Archive for » May 23rd, 2014«

Report shows boat sales boost in April

Posted on May 23rd, 2014
Written by Reagan Haynes

It’s still early in the boat-buying season, but April numbers show signs that the bad-weather slump is largely behind the industry and sales are back on the upswing.

April sales are typically the first that the industry reviews to take the overall selling season’s pulse.

“We’re on a continued upswing,” Info-Link managing director Jack Ellis told Trade Only Today. “April has essentially demonstrated what we as an industry had been predicting or hoping. We’re going to come out the other end of this brutal winter and people will start buying boats again, even though it’s a little later than last year.”

On a 12-month rolling basis, outboards continued to drive the industry’s growth, with about a 10,000-unit increase from May 2013 through April 2014, Ellis said. Unit sales of powerboats had continued their five-year momentum, edging up over the 140,000 mark.

Click to enlarge.

Click to enlarge.

The data are based on new-boat registrations and are from Info-Link’s Bellwether states, which the company says are geographically dispersed and represent about half of the U.S. boat market.

“My expectation is in May we’ll see the same thing,” Ellis said, “people who would’ve otherwise bought in March and April buying in May.”

Ellis said the weather’s impact can be seen in the types of boats that have sold, versus those that have seen a bit of sluggishness.

“If you look at boats like saltwater fishing, which tend to sell in larger numbers in Southern states, those continued to tick along,” Ellis said. “Pontoons and freshwater fishing boats took a bit of a ding in the first quarter.”

Because those segments have been in such a heavy growth period for so long, it was unusual to see that decline, Ellis said. “But I really think it was weather-related,” he says. “It continues to be runabouts and smaller cruisers that are struggling. Outboards are driving the growth, and aluminum fishing boats and pontoon boats — and the vast majority of those are outboard-powered.”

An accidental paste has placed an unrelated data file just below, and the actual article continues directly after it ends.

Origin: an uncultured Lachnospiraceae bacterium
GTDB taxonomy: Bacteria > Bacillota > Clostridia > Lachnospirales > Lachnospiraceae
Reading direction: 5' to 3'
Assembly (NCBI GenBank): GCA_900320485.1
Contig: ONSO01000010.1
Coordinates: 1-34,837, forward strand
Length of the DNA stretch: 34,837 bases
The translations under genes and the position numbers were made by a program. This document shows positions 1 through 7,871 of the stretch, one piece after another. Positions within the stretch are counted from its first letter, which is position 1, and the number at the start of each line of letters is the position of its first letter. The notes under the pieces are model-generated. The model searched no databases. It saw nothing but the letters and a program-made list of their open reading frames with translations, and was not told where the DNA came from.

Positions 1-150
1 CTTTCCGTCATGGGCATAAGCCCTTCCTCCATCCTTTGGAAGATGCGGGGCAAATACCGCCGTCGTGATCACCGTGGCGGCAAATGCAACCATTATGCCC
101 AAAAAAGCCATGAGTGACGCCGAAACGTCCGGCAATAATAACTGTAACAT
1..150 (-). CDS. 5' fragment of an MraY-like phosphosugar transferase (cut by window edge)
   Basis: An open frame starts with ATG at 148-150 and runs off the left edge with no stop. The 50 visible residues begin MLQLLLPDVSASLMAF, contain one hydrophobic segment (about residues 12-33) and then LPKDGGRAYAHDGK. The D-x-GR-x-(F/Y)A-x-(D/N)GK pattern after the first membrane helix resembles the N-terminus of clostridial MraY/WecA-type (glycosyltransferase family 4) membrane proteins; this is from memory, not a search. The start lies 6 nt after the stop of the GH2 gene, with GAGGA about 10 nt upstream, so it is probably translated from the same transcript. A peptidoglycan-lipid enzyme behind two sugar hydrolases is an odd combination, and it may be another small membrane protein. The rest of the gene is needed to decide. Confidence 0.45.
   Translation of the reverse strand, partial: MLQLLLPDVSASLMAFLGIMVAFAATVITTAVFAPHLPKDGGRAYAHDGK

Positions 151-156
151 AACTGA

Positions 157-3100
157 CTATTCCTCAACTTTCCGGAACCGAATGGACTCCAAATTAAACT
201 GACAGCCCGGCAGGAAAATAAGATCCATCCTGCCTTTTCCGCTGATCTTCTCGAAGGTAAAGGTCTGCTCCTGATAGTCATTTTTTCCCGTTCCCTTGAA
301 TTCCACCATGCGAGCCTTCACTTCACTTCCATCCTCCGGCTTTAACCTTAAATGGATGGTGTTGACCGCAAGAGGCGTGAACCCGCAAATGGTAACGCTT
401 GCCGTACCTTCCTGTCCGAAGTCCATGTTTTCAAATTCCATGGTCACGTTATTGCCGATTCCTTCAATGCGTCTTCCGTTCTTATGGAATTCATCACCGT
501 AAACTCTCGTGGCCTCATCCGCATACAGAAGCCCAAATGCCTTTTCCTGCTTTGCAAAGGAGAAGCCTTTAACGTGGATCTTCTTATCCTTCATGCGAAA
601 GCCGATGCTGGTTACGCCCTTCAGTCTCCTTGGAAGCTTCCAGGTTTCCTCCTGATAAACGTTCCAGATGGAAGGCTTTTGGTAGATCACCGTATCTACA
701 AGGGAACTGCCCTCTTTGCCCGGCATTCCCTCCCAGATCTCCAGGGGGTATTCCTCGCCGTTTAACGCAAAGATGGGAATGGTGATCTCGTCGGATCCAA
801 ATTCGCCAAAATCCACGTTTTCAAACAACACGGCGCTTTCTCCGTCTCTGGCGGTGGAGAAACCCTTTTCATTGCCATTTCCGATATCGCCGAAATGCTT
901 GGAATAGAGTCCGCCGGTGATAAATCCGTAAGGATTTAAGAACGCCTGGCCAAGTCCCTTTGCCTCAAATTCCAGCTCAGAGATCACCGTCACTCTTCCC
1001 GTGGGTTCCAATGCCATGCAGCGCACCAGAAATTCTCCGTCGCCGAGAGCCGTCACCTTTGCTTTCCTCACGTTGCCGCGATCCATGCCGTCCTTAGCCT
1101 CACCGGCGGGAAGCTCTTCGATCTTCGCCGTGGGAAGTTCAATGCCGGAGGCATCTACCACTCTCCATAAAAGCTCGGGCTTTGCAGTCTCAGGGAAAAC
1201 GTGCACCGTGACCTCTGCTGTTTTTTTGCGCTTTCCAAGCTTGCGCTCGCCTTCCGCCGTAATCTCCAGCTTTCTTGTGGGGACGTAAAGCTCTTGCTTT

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Sailing center expands, changes name, hosts weekly barbecue in Fort Pierce

New boats now allow older children to keep sailing at the Fort Pierce Sailing Center.

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Preparations underway for junior sailing program at Northern Yacht Club

Their first task is to pull the boats out of storage, something that can take a few days.

“We pretty well know what boats need a bit of work,” explains instructor Stephen Cantwell, who has been with the program for eight years. “It takes a lot of work to get them geared up and to make sure they are all properly equipped.”

There is enough time over the next few weeks for Cantwell and fellow instructors Mitchell Shaw and Emily Hatcher to take care of the bigger jobs before the kids arrive.

Over the last couple of years, there has been a significant jump in the number of beginner sailors from eight to 10 years of age.

“We always have a waiting list,” said Shaw, who, along with Hatcher, is a lifeguard at the Northside Community Pool in Sydney Mines.

“This is a great summer job, we aren’t stuck indoors all the time and the kids are great. We are doing something we really enjoy.”

The Northern Yacht Club Community Marine Centre, is home to the junior sailing program on the Northside.  Having a dedicated space has made it much easier for the instructors to teach the junior sailing program.

They do have some classroom work, but the majority of time they are on the water.

The junior sailing program runs three, two-week sessions and an additional weeklong session that takes place during Regatta Week in Baddeck.

Last year there were 35 kids enrolled in junior sailing.

“This year we are going with seven instructors and expect to have at least 40 kids and there is usually a waiting list,” Cantwell said. “Prevention is key and for us as instructors, safety is a priority. That’s why its important that we maintain our certification and keep up with the various courses such as CPR and first aid.”